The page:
MDEGN 1.18

Can You Spot the Error?

  1. The Commission decided to review the information again.
  2. No doubt eager to strengthen their legal turf, and establish a strong precedent in support of their powers, her application was opposed by the Victorian Equal Opportunity and Human Rights Commission, who appeared at the hearing to argue — with a straight face — that Ms Maitland’s humble tour business would violate the human rights of men.
  3. However, so-called Progressives believe they have a way to create and maintain "good government": place more power in the hands of the executive branch of the US government.
  4. In fact, given that I am quite familiar with the entire Socialist Calculation Debate and have assigned numerous papers covering that subject to my MBA students, it should have dawned upon me by now that "good government" is an oxymoron at best and a delusional term at worst.

To Cap or Not to Cap

Capitalization is going to be our big topic this week. This is something that comes up in Mises Dailies because some authors want to emphasize points or words with capitals and, as you may know, to our modern eye that gets old fast — there is such a thing as overemphasis. It also comes up in Classics because capitalization was used more way back when. And I’ll admit it right here: the other day I proofed a Mises Daily and was so engrossed in other errors I was finding, that I missed about a dozen words that needed to be decapped (my modern eye was obviously on the blink).

If you thought that "commission" in "Can You Spot" should NOT be capped, you were correct. Terms like commission (or commissioner), committee, tribunal, and council are NOT capped when alone and are only capped when they are part of a name. For example, you would say

The House committee convened for their meeting at noon.

since which committee is not specified. However, you would write,

The House Committee on Foreign Affairs convened for their meeting at noon.

Similarly, the "p" in progressives should be lowercased in # 4.

However, so-called progressives believe they have a way to create and maintain "good government": place more power in the hands of the executive branch of the US government.

The capital-P Progressives lived 100 years ago.

In the next example, "socialist" is, of course, an adjective, so it shouldn’t be capitalized. And the "calculation debate" isn’t a proper noun:

In fact, given that I am quite familiar with the entire socialist calculation debate and have assigned numerous papers covering that subject to my MBA students, it should have dawned upon me by now that "good government" is an oxymoron at best and a delusional term at worst.

Here’s another sentence full of good examples of when to and when not to cap:

Another one was Senator Carter Glass who had been secretary of the Treasury and knew his monetary book.

As BK writes, "Senator is used as a title here and therefore capped, but secretary is just a noun and therefore lowercase. However, Treasury is a proper noun and does have to be capped."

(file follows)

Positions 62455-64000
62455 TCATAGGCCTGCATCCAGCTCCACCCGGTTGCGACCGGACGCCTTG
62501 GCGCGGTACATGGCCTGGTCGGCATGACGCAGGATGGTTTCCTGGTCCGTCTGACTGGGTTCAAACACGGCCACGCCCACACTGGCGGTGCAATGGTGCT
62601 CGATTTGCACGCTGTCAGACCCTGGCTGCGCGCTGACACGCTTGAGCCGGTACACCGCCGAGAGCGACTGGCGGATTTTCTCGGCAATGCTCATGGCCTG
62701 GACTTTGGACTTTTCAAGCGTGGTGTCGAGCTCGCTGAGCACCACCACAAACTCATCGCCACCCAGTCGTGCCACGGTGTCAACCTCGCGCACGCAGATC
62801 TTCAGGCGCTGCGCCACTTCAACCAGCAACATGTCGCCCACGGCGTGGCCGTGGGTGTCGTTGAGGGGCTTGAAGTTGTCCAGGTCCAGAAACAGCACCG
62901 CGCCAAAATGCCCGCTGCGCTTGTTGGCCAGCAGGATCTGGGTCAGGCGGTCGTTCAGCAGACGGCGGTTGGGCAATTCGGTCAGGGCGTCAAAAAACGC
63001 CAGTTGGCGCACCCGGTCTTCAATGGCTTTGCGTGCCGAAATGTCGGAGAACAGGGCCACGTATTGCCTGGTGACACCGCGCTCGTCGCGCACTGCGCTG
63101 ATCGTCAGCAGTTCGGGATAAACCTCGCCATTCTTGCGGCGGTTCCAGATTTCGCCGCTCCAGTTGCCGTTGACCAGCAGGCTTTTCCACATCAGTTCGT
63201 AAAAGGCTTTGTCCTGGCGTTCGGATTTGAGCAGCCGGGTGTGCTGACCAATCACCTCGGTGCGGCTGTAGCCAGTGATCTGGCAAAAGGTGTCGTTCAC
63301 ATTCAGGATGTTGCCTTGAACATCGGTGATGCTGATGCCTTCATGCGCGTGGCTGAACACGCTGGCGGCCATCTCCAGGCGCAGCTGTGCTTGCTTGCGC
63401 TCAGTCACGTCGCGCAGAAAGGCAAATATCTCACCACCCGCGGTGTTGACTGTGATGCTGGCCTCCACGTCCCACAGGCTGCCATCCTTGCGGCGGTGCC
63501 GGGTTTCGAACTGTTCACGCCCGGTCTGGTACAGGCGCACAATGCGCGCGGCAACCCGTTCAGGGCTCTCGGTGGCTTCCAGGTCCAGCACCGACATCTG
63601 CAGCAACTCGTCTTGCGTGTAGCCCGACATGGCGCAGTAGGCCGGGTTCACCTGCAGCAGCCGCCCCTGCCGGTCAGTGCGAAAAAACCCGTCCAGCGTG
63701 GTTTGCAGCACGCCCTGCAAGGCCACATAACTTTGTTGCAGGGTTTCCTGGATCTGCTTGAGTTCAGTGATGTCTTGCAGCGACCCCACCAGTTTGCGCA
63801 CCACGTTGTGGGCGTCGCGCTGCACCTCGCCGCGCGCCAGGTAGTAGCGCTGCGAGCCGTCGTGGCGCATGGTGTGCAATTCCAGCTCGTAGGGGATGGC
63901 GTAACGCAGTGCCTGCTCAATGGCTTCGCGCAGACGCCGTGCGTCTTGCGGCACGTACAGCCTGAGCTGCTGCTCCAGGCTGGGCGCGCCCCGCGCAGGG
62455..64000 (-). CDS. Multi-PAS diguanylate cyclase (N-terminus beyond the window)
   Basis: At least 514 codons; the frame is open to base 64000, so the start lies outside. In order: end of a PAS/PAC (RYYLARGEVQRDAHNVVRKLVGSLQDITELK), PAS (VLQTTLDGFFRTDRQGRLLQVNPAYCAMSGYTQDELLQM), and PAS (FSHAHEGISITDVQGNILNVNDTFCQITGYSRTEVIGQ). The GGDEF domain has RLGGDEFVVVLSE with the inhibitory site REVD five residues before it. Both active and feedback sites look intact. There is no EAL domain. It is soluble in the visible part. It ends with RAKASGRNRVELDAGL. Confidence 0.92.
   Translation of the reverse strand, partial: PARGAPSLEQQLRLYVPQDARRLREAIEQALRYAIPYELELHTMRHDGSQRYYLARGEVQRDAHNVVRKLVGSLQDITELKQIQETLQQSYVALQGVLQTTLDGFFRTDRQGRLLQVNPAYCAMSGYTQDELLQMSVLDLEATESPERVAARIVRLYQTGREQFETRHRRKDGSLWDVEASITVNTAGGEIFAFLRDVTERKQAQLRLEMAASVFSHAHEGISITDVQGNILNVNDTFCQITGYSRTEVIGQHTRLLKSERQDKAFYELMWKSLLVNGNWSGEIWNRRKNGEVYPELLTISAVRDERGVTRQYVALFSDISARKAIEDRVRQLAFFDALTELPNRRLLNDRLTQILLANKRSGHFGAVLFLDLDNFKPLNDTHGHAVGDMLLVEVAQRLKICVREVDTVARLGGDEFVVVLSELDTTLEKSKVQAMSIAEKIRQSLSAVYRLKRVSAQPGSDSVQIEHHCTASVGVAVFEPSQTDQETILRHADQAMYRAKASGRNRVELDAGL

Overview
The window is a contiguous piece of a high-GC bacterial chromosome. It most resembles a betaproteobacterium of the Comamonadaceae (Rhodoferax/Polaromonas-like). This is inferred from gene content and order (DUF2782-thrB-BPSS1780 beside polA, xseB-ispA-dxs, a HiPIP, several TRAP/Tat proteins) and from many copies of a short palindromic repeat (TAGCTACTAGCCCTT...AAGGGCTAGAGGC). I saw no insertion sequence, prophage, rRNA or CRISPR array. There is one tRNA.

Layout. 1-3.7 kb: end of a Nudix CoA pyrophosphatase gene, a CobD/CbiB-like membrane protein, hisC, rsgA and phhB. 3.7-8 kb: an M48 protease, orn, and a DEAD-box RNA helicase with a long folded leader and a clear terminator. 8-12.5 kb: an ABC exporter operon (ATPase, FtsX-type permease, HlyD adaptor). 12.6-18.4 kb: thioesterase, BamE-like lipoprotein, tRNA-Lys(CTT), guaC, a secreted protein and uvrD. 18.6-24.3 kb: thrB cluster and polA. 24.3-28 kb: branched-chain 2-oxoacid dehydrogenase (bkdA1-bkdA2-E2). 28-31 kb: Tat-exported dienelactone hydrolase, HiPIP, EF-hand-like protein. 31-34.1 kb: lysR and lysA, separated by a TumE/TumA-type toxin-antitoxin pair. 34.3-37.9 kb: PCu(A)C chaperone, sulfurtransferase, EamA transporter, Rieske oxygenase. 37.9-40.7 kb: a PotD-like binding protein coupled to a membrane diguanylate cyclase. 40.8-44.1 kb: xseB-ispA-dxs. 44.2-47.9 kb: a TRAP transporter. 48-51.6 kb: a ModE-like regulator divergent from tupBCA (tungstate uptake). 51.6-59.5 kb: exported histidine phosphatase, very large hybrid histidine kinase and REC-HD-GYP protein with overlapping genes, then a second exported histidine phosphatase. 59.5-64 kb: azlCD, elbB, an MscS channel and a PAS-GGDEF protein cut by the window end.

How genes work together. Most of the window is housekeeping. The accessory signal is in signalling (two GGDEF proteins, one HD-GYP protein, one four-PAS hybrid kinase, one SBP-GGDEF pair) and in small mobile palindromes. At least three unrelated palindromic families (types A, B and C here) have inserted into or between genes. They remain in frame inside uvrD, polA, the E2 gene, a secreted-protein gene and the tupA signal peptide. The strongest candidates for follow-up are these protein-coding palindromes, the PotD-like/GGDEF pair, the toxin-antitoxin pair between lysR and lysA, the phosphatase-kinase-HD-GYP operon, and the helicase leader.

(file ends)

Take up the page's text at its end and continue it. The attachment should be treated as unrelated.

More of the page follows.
See Chicago 8.668.73.

Misplaced

In number two of "Can You Spot" you may have noticed that the "application" was "no doubt eager" (and not the Victorian Equal Opportunity and Human Rights Commission). This is a misplaced modifier and it’s the sort of error to look for when someone starts a sentence with a modifying phrase. Our proofer rephrased the sentence as follows:

No doubt eager to strengthen their legal turf and establish a strong precedent in support of their powers, the Victorian Equal Opportunity and Human Rights Commission appeared at the hearing to argue — with a straight face — that Ms. Maitland’s humble tour business would violate the human rights of men.

For more on misplaced modifiers, listen to or read Grammar Girl’s explanation and examples.

Punctuation Note

Somewhere along the way many of us were taught that you introduce things with a colon. That may be true but not in all grammatical circumstances. Here’s a rule of thumb: whenever you use a colon to introduce something, what is to the left of the colon should be able to stand alone as a sentence — in other words, you should be able to replace the colon with a period.

The article discussed many topics: property law, freedom of association, and privatization.

He wrote, "A full-reserve scheme would prevent banks from lending phantom money."

In the first example, what is to the left of the colon can be a complete sentence on it own. In the second example, "He wrote" cannot stand on its own, thus is followed by a comma and not a colon.

See also MDEGN 4.

The same rule of thumb can often — but not always — be used for the semicolon. You can’t use this rule when you are talking about complicated list items (see MDEGN 18 on run-in lists). However, in every other situation a semicolon separates two independent clauses, which could both be independent sentences.

Name that Reference

This is from a recent Mises Daily:

Her words had been "twisted by knaves to make a trap for fools," and she could not bear it.

For Your Edification

The most recent Chicago Q&A is now up.

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